Name: Uffe Gråe Jørgensen Title: associate professor (Danish "lektor") Email: firstname.lastname@example.org Fax: +45 3532 5989 Phone: +45 3532 5998 Secretary: +45 3532 5996 The postal address of the institute is: Niels Bohr Institute, University of Copenhagen, Juliane Maries Vej 30, 2100 Copenhagen, Denmark The building was originally donated by the Rockefeller Foundation, and is therefore called the Rockefeller Complex ("Rockefeller Komplekset"). You will get a map of the area with "Rockefeller_Komplekset" marked on the map by clicking here. My office is room 037, at the ground floor of the building to the left after entering the main entrance.
(1) Extrasolar planets (exoplanets) Since 2002 I have been involved
in the search for extrasolar planets by use of the microlensing technique, as
part of the international team PLANET .
Our most recent result is the discovery of the
first Earth-like exoplanet ever seen. Although the planet is far from
identical to the Earth (for one it is estimated to have a surface temperature
of -200 Celcius degrees), it is Earth-like in the sense of
having a mass (5.5 Earth-masses) and an orbit (2.6 AU) much more resembling the
Earth than any
exoplanets ever observed
before, and by being the
only of the known exoplanets which might have formed and eveloved in the same way
as the terrestrial planets in our own solar system (see below).
The printed version of the paper describing the first results of the discovery,
can be forund in Nature, vol.439, p.437-440. If your login allows it, the paper
can be downloaded from
homepage (otherwise use the ads-link above to retrieve a re-print)
together with Nature's comments to the discovery on page 400-401 in the same issue of
the journal. A short press-release
animation made by ESO can be viewed here.
Other recent papers related to the work on microlensing by our team, include 1 , 2 , 3 , 4 , 5 , 6 , 7 .
(2) Late stages of stellar evolution. This has included research about
(1)red giant stars, (e.g., chemical abundances in Galactic halo stars , the formation of poly aromatic hydrocarbon clusters, PAH , and effects of mass loss on stellar evolution),
(2) white dwarfs ,
(3) globular clusters and the age of the universe, (e.g., results , and the method ),
(4) stellar populations in other galaxies (e.g., the Fornax Dwarf galaxy , population synthesis by use of the Ca IR triplet , and the UV radiation in metal-rich galaxies ) and
(5) other aspects of the final stages of evolution of normal stars (e.g., the final evolution of the Sun )
(3) The atmospheres of late-type stars, planets, brown dwarfs, and other
plasmas where molecular absorption plays a role.
Most of the work I have done in the field of modeling and simulations of cool
gasses, is done
with the MARCS stellar atmospheric code. A review of the atmospheric modelling was
given in late
1994 in Astr.Astrophys.Rev..
My major contributions to the development of the atmospheric modelling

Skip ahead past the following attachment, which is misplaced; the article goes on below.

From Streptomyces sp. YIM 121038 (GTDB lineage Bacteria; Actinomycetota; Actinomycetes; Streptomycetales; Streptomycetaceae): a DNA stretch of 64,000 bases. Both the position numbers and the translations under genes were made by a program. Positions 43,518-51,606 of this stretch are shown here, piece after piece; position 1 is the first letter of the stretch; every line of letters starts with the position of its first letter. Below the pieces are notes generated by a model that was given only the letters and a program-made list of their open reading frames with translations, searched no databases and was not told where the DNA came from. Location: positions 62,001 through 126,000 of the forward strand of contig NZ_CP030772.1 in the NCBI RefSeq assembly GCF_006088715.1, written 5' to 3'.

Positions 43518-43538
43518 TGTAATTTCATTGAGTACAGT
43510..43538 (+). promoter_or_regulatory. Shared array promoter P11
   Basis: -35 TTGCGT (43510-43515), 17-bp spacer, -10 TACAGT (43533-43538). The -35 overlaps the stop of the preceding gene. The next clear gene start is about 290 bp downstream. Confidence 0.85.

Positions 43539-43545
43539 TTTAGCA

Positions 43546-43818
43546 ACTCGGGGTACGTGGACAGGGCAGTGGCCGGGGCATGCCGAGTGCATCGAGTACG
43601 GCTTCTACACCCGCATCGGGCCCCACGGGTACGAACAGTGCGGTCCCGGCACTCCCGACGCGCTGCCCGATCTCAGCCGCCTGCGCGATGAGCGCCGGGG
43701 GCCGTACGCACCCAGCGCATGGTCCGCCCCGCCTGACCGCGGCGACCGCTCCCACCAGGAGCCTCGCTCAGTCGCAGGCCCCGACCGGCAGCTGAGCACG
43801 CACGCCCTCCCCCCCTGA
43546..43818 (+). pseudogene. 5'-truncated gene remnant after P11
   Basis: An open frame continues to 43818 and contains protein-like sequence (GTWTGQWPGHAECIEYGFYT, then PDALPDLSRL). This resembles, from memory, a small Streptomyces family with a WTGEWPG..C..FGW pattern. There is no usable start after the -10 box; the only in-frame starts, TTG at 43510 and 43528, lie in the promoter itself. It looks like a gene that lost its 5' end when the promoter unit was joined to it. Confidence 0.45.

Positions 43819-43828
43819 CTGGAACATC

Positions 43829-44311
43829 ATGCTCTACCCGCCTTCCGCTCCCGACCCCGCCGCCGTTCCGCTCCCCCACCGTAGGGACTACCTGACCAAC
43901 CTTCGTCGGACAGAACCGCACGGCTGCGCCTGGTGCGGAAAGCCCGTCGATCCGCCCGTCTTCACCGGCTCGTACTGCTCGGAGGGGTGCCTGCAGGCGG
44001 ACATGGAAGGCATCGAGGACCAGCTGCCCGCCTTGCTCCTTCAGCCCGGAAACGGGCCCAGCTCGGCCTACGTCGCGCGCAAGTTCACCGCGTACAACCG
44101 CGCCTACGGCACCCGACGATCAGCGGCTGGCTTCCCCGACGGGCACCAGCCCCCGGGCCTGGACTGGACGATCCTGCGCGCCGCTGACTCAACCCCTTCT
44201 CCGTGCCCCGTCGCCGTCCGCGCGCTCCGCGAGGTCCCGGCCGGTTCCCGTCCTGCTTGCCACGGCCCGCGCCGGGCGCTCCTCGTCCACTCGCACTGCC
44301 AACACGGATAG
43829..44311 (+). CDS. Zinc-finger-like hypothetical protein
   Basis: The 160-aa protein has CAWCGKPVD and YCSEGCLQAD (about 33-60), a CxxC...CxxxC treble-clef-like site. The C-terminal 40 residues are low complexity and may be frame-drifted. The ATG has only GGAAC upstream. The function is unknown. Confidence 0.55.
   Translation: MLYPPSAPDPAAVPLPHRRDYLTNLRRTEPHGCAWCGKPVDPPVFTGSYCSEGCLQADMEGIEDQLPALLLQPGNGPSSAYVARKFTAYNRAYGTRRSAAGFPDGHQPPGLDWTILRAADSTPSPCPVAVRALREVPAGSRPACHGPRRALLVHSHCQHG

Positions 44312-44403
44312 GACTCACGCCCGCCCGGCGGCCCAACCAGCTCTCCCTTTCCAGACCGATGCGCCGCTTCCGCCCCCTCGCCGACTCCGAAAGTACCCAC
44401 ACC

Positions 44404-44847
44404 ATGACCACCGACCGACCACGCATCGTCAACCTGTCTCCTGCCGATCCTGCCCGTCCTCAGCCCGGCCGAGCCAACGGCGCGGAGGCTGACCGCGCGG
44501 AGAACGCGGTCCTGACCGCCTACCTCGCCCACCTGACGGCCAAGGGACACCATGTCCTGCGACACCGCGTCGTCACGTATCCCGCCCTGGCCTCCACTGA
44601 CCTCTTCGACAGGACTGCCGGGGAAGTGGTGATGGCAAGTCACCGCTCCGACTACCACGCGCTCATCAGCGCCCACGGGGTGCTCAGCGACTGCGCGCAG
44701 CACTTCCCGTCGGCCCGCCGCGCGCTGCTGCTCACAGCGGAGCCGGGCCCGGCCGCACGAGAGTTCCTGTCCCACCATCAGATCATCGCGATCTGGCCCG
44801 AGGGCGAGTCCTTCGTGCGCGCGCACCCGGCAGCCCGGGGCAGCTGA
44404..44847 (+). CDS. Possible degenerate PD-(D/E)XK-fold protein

(1) effects and compuitations in spherical geometry ,
(2) the sampling technique ( 1992 , 1998 ),
(3) the role of molecular opacities ,
(4) the role of hydrodynamics (e.g., A&A 1999 and A&A 1998 ),
(5) testing the models against spectral observations from space (e.g., our ISO_spectra of carbon stars), and from the ground (e.g., complete AGB carbon star spectra from 5000 AA to 2.5 mu_m, and high-resolution SiO_spectra of M-type giants).
A major obstacle for progress in this field has during a few decades been the lack of input data for the modelling. A substantial part of my effort in the field has therefore been to perform quantum mechanical computations of molecular line lists and other crucial input data. A review of the data base that has been one outcome of this work was described in a review paper at IAU Symposium 178. A describtion of the quantum mechanical methods we have been using was given in our first papers on the absorption coefficient of HCN and C3 . A recent paper in the work of constructing a molecular opacity data base is the calculation of the absorption coefficient for water . See also the separate description of the SCAN molecular data base below.
(4) The formation and evolution of the solar system.
My contribution to this field has mainly been
concerning the origin of the material which the solar system is made of. We have
silicon_carbide grains from carbonaceous chondrite
meteorites and measured their optical properties. By including these data in
atmospheric modelling it is in principle possible to trace the stellar origin of
the material that became the solar system.
My original ideas about origin of the meteoritic extrasolar
diamond (and SiC) dust
in carbon stars were presented in paper in Nature in 1988. A recent description of our
ideas about the stellar-meteoritic connection
was presented at IAU Symposium 177.
I have also contributed to the solar system research with preditions and speculations about what will happen to the Sun and the Earth during the final phases of the evolution of the Sun (a short proceeding and a longer A&A paper, emphasizing different aspects), and with aspecta of the formation of the solar nebula and the formation of the Earth and its oceans (work in preparation).
I regularly publish popular articles in various journals, recently:
Naturens Verden about Tycho Brahe (NV, vol.84, nr.10, p26-31)
Naturens Verden about the origin or the Earth's oceans (NV, vol.85, nr.2, p2-13),
Aktuel Astronomi about exoplanets (AA, 2004 nr 2, p.16-19),
Kvant about the formation of solar systems (vol.15 nr.3, 2004, p.8-14),
Kvant about the Deep Impact collision with Comet Tempel (vol.16 nr.3, 2005, p.11,12,36),
Universitetets Almanak 2006 about exoplanets (2006).